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Brooks Wilson's Economics Blog: Waco's Reaction to Ethanol

Friday, December 18, 2009

Waco's Reaction to Ethanol

J.B. Smith, of the Waco Tribune-Herald, describes consumer dissatisfaction with E10 ethanol blended gasoline in,"Ethanol blend makes way to Waco gas stations."  It seems that others are having the same experience and reaction that I had. 
Ethanol blends have quietly made their way to Waco-area gasoline pumps this fall, and that has Bob Potter fuming.

Potter, a retired defense worker who lives in Hewitt, calls the 10 percent ethanol blend a “snake oil concoction” that hurts his gas mileage and maybe his engine.

“I’m not getting my money’s worth,” he said. “I don’t see any difference in price with the ethanol blend. I’m worried about damaging my vehicle, and I’m incensed that I’m paying the same price for less miles per gallon.”
It might be that Potter and I are the only two people that don't like E10 and that gasoline retailers are filling that demand, but Smith provides a more likely explanation.
Refiners have begun selling stations the 10 percent blend, called E10, because of federal laws that require them to ratchet up their ethanol sales nationwide over time. And E15, a 15 percent ethanol blend, may be on the way.

Responding to requests from the ethanol industry, the Environmental Protection Agency this month said it was considering increasing the amount of ethanol that retailers could blend into gasoline to 15 percent. The final decision would come no sooner than May, when the U.S. Department of Energy is to complete tests of whether E15 damages cars. The blend would be recommended only for cars from the 2001 model year and later.

The ethanol industry has sought the new standard, saying the ethanol market needs to expand to avoid overproduction. The industry argues that expanding the market would create an incentive for developing a new generation of ethanol plants that could use grass, corncobs and wood chips.
We are buying it because the federal government under the Bush administration says that we must.  Notice the contorted logic of the ethanol industry: "the market needs to expand to avoid overproduction."  Generally, when a producers find the market glutted, they cut production and price, but not ethanol producers.  They run to Washington and lobby for mandated use.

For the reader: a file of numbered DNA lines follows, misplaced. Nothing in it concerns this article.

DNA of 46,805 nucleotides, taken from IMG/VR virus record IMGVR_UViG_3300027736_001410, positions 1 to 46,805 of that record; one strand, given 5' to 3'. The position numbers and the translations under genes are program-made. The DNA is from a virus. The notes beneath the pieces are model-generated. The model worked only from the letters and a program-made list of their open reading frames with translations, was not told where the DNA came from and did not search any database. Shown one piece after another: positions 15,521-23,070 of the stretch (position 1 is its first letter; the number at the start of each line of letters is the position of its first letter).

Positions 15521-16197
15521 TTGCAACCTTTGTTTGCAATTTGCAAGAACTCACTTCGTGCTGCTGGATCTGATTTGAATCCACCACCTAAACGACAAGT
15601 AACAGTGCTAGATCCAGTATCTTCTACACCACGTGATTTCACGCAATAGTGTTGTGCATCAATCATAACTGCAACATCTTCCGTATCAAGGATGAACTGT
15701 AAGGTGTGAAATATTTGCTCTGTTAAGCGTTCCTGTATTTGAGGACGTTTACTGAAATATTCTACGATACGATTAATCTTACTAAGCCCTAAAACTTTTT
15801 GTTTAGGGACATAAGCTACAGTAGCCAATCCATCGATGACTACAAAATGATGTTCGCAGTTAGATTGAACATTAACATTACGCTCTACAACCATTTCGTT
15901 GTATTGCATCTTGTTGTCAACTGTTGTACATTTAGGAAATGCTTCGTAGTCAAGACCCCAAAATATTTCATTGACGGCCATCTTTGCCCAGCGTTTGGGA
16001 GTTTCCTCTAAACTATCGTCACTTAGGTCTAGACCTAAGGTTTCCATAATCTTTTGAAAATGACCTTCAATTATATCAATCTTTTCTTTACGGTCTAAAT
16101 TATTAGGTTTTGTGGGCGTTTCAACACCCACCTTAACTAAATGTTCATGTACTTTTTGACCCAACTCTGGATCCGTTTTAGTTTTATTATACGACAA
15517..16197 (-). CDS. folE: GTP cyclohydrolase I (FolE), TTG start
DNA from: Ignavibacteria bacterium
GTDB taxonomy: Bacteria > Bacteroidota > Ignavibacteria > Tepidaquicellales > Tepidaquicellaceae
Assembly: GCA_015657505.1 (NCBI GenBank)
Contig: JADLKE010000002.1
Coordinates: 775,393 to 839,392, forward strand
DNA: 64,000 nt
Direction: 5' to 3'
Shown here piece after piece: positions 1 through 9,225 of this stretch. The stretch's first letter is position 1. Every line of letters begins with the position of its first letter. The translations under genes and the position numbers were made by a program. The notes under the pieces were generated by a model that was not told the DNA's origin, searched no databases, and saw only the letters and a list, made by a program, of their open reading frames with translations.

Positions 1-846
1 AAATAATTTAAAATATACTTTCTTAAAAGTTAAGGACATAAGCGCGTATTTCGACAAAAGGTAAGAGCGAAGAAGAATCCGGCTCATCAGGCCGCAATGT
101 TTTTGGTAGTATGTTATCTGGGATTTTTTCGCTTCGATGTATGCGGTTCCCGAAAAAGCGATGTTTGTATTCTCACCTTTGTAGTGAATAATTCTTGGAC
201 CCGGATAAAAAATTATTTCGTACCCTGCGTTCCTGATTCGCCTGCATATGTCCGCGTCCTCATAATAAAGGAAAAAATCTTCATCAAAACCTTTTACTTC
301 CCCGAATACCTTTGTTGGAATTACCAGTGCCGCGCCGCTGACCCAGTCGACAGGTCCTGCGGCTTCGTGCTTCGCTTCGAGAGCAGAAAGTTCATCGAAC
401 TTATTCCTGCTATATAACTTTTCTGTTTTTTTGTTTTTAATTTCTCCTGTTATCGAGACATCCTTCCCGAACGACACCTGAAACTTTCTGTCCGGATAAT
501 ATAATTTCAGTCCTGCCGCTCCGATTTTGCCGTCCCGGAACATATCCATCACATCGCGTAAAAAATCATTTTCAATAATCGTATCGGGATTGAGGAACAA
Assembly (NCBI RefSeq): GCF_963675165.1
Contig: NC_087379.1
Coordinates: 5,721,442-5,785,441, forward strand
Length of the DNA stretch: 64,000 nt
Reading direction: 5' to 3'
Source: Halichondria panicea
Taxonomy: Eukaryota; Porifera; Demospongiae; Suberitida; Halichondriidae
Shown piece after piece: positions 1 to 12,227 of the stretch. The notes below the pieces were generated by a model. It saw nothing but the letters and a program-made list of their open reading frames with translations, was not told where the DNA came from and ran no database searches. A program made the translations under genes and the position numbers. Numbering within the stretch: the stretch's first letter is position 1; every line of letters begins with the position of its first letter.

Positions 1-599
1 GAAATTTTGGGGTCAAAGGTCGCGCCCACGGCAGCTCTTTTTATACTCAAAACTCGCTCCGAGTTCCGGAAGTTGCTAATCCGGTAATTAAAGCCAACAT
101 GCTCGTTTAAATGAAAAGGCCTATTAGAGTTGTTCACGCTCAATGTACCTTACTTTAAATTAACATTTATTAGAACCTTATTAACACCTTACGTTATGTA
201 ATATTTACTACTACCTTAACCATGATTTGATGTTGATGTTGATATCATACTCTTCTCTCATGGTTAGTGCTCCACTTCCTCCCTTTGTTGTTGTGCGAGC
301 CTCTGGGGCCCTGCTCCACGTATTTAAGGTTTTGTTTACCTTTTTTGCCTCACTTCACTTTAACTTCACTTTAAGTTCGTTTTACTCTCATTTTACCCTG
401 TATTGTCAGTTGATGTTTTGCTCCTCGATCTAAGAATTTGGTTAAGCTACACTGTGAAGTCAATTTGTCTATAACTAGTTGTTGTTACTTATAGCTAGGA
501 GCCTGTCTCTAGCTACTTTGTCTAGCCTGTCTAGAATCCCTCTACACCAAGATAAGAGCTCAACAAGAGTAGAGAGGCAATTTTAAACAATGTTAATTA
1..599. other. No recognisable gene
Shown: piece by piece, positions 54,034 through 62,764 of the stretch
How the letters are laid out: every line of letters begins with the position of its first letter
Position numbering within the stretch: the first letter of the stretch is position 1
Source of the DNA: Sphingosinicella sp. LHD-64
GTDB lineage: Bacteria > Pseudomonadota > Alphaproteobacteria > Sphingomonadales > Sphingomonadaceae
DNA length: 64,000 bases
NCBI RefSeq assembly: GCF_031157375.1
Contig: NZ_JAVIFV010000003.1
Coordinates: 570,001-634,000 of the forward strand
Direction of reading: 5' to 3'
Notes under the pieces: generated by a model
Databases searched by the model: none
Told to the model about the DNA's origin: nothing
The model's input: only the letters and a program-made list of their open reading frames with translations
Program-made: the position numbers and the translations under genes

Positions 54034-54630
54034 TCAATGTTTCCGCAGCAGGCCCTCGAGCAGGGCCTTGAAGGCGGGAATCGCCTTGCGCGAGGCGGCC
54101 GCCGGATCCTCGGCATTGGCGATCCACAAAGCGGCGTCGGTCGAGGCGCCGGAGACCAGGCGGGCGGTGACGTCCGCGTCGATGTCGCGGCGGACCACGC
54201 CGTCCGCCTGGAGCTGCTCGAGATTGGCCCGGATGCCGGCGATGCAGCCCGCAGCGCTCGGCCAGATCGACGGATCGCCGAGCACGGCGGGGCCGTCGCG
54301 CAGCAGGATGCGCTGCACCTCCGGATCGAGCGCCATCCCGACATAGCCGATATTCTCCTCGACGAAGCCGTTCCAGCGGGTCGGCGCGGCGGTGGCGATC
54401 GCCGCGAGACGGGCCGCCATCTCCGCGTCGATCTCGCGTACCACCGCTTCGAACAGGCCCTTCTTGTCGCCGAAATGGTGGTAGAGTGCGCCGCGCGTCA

Let me be blunt, if my experiences is the mean (my experience is described here), and if environmental benefits are as exaggerated as fuel efficiency, it would be cheaper to close ethanol plants and pay workers to stay home than continue making ethanol.  The only savings in gasoline would come from a decline in demand due to a fall in purchasing power (real income).  Ethanol makes our nation poorer.

Smith then interviews local mechanics and reports some problems but nothing major.  E10 has only been in local markets since October.  My guess is that major problems will occur in the future.  


  1. I have become an unsolicited member of this E10 experiment. Lately, I've been filling my car up at a local station that mixes ethanol in with its gasoline. I noticed that I was getting fewer miles to the gallon recently, so upon reading this blog post I decided to try out another gasoline station down the road. My fuel tank gauge has barely dropped this week. I've been driving the same route daily and yet I have come away with more mpgs. The only difference between the two stations was the concentration of ethanol in their gas. I wholeheartedly agree with your point of view. The government may be stretching the truth in order to pass off this new fuel source as "environmentally beneficial" and "fuel efficient". Most cars on the road today do not experience any better gas mileage with this new biofuel mixture. Cars with FlexFuel technology built in are better able to utilize the ethanol mix, and even then, they admit that higher concentrations of ethanol yield fewer miles to the gallon. These cars are specifically built to use the fuel, so the reasoning behind making ethanol mixes the norm for all cars is beyond me. Many of us don't have the luxury of buying new cars just to fit in with government policies.
    -Santiago Vallejo-Gutierrez, University High School

  2. 80% of Brazil cars run with ethanol. Alcohol fuels are colder than gasoline and when the engine runs at less than 100 degrees Fahrenheit, the fuel does not work as well and the mixture has to change. To retrofit older vehicles, Brazilian company invented a system that includes a small gasoline reserve. When sensors measure low engine temperatures, a small amount of gasoline can be injected into the engine to heat it up.